Swift 数据结构与算法学院!翻译自https://github.com/raywenderlich/swift-algorithm-club

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Greatest Common Divisor

The greatest common divisor (or Greatest Common Factor) of two numbers a and b is the largest positive integer that divides both a and b without a remainder. The GCD.swift file contains three different algorithms of how to calculate the greatest common divisor. For example, gcd(39, 52) = 13 because 13 divides 39 (39 / 13 = 3) as well as 52 (52 / 13 = 4). But there is no larger number than 13 that divides them both. You’ve probably had to learn about this in school at some point. :-)

You probably won’t need to use the GCD or LCM in any real-world problems, but it’s cool to play around with this ancient algorithm. It was first described by Euklid in his Elements around 300 BC. Rumor has it that he discovered this algorithm while he was hacking on his Commodore 64.

Different Algorithms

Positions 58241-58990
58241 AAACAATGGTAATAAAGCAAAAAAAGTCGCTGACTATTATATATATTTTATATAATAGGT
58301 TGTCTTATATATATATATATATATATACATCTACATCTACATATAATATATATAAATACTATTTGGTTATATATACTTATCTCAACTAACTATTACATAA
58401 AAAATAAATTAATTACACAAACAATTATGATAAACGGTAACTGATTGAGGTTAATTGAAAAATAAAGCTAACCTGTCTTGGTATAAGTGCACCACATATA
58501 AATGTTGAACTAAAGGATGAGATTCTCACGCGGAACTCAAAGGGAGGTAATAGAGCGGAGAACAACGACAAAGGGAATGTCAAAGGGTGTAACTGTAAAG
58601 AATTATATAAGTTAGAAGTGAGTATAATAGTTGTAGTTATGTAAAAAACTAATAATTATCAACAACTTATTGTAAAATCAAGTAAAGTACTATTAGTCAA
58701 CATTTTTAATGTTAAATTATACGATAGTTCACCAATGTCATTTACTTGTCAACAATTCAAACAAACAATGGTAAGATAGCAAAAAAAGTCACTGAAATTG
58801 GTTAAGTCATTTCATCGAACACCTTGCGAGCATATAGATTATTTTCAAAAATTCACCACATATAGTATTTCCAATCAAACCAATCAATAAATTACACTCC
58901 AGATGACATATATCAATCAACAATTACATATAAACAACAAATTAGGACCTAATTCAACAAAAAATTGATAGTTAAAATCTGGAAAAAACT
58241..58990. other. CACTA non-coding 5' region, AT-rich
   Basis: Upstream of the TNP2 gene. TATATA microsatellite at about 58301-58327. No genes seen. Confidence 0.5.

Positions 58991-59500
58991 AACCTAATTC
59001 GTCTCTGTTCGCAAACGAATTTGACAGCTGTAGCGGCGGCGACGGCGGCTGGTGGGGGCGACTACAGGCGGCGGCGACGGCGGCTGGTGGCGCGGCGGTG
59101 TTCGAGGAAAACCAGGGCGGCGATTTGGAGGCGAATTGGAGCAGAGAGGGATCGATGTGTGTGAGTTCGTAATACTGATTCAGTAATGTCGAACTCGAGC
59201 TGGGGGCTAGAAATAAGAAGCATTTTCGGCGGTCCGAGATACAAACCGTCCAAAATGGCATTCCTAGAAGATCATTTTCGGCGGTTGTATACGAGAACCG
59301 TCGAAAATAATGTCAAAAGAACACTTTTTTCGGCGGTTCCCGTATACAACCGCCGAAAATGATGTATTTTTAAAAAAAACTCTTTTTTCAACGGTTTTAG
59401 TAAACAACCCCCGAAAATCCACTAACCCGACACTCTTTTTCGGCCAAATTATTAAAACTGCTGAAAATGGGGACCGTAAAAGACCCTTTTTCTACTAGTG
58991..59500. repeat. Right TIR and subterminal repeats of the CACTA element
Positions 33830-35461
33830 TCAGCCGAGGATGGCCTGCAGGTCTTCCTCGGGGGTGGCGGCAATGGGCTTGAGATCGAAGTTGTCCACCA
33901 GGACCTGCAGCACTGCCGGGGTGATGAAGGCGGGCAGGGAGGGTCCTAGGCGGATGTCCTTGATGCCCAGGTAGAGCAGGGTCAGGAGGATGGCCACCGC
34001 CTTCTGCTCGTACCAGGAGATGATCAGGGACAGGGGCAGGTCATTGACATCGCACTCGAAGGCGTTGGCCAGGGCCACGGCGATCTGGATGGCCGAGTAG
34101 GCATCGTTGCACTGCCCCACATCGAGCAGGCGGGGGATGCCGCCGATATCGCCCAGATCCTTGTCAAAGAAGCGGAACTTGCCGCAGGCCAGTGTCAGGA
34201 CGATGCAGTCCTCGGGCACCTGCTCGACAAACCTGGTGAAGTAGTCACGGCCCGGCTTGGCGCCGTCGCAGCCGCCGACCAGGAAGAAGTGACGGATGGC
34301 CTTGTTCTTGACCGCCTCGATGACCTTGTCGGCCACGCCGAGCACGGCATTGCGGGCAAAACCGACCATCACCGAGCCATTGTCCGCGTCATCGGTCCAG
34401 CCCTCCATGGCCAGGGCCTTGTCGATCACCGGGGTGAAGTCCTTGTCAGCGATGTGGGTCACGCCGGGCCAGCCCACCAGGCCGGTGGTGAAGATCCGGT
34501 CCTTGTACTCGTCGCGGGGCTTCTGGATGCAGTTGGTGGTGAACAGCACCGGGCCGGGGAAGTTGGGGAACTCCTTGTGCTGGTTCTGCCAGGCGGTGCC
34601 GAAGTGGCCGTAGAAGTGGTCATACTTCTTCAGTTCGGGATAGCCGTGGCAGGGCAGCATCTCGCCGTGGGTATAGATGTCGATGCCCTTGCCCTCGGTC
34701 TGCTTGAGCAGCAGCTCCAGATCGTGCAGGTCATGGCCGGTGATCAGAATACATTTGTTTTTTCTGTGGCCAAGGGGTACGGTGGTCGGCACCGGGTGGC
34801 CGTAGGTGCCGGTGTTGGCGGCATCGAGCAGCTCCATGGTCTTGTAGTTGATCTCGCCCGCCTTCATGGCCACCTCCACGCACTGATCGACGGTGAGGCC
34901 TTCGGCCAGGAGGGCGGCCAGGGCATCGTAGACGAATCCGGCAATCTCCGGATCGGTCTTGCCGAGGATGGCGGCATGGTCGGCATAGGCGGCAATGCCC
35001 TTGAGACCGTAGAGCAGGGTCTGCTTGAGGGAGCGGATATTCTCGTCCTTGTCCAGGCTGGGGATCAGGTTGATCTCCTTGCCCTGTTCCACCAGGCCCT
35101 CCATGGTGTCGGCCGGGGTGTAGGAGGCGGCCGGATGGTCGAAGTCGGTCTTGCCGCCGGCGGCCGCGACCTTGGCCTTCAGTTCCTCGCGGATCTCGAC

This example includes three different algorithms to find the same result.

Iterative Euklidean

The laborious way to find the GCD of two numbers is to first figure out the factors of both numbers, then take the greatest number they have in common. The problem is that factoring numbers is quite difficult, especially when they get larger. (On the plus side, that difficulty is also what keeps your online payments secure.) There is a smarter way to calculate the GCD: Euklid’s algorithm. The big idea here is that,

gcd(a, b) = gcd(b, a % b)

where a % b calculates the remainder of a divided by b.

Here is an implementation of this idea in Swift:

func gcdIterativeEuklid(_ m: Int, _ n: Int) -> Int {
    var a: Int = 0
    var b: Int = max(m, n)
    var r: Int = min(m, n)

    while r != 0 {
        a = b
        b = r
        r = a % b